As one example of such a product, consider light-emitting diode (LED) down lights that fit in those recessed ceiling cans that are so common in U.S. homes. We installed almost 50 of these in our new house last year to replace our aging fixtures. We would have had to spend $20 to replace each fixture anyway, according to the contractor, and the LED fixtures we bought instead cost $50 each and fit right into the existing cans.  Not only do they look better than what they replaced, they deliver bright and directional light, they come on instantly and dim just fine, their color rendition is so good that even my wife (who is a stickler in such matters) thinks they are great, and they will last 35,000 hours, which is probably 20 years at the rates that we use most of these fixtures.

The long lifetime (compared to at most a few thousand hours for incandescent bulbs and about ten thousand hours for compact fluorescents) was what put them over the top for us. We have relatively high ceilings throughout the house so the prospect of climbing a tall ladder more than a dozen times a year was not an enticing one. The LEDs eliminate that hassle, and in fact are so good that they will surely encourage others to replace their fixtures before the end of their useful lives, because they are so better than what they replace.  And did I mention that they cut lighting electricity use by more than 80 percent?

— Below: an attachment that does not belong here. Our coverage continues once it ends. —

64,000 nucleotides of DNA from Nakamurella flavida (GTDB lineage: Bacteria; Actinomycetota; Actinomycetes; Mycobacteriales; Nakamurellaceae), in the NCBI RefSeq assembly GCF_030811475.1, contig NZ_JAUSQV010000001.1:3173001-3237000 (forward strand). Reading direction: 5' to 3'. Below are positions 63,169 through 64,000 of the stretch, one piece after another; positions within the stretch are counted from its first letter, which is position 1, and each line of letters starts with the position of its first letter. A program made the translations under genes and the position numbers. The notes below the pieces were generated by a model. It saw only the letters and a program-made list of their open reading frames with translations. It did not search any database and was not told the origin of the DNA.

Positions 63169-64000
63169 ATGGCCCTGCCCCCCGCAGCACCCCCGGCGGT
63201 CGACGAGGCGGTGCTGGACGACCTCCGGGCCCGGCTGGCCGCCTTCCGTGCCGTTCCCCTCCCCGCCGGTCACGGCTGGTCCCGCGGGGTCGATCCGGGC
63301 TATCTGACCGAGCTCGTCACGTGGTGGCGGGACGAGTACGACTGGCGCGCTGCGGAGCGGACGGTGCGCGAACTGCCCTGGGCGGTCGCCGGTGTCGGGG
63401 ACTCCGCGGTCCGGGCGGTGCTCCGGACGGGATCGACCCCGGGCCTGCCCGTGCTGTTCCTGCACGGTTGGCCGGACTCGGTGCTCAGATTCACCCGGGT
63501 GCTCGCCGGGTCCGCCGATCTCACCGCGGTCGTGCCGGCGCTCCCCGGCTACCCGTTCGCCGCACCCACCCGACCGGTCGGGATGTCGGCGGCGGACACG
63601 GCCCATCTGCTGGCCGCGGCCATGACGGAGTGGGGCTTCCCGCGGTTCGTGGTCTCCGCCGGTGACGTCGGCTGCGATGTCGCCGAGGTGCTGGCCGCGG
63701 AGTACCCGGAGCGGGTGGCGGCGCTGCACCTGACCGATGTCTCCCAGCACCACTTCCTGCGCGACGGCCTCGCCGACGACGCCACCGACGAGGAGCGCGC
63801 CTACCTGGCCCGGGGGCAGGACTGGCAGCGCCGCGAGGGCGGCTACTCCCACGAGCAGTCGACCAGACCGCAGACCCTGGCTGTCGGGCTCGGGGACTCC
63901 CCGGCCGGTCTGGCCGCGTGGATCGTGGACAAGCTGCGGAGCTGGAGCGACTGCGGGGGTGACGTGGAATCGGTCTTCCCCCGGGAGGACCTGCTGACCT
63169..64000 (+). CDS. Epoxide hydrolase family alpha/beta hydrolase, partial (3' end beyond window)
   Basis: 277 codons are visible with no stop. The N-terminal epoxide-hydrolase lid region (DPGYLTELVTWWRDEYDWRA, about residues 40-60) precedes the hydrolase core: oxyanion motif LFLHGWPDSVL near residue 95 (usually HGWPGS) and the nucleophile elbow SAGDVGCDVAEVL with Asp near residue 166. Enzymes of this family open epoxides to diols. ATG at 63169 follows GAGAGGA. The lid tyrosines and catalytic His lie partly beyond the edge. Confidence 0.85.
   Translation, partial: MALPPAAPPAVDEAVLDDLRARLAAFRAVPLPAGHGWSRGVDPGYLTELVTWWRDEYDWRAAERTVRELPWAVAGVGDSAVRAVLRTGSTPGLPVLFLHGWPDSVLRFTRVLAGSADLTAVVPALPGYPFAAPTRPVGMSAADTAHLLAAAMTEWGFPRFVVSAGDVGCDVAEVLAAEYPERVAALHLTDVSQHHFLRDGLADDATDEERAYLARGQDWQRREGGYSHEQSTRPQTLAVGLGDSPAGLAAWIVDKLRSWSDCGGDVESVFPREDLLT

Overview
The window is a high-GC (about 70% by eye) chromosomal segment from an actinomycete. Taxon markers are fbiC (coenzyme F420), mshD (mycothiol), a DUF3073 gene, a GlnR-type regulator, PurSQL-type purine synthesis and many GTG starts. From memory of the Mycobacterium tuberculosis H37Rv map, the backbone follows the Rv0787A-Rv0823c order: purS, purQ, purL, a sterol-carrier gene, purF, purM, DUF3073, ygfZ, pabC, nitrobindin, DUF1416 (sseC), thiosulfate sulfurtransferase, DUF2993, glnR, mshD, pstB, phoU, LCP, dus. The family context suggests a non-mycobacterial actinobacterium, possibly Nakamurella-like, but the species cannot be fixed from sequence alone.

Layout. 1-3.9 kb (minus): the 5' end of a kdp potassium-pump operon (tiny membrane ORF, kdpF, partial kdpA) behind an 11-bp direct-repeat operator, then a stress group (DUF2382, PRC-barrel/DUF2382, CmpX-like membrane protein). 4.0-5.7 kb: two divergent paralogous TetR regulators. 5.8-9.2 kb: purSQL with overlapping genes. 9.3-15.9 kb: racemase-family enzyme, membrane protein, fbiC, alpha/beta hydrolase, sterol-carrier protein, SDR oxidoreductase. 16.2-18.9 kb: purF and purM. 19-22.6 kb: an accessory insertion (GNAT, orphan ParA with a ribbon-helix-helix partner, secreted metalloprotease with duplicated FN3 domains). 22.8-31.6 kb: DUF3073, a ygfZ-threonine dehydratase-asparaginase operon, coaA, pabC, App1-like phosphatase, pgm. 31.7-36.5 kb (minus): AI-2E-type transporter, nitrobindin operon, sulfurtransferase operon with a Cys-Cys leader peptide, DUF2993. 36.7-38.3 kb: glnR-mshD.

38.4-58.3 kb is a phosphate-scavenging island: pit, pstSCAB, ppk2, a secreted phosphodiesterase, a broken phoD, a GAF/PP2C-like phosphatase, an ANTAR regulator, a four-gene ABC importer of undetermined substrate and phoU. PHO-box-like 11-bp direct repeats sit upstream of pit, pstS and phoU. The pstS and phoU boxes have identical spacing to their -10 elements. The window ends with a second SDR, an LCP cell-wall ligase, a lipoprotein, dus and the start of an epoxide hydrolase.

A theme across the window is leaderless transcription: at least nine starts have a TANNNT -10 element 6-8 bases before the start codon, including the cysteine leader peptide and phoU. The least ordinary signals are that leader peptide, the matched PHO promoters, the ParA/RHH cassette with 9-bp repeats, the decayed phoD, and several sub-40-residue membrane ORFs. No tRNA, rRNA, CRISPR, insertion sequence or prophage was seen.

Because the required emissions in the Safer Climate case are so rapid, some existing energy sector capital will need to be retired in coming decades (and the more high-carbon infrastructure we build in the next few years the more that will have to be scrapped later).  An entrepreneur can assist that process by building low emission products that are so good that people are eager to buy them and happy to scrap existing capital to put them to work. That won’t make all the difficult political problems of the climate issue go away, but it will help.

Image courtesy of Julipan.



> it’s the entrepreneur’s job to make existing capital stocks obsolete more
> quickly.

That’s a nice little picture you’ve painted, but there’s a problem which this, which is that you also need to convince the government and hence the IRS to understand this and take it into consideration with respect to the tax structures. Good luck convincing the lethargic government to change (which government is led by politicians with their typical 4- to 8- year re-election short term view).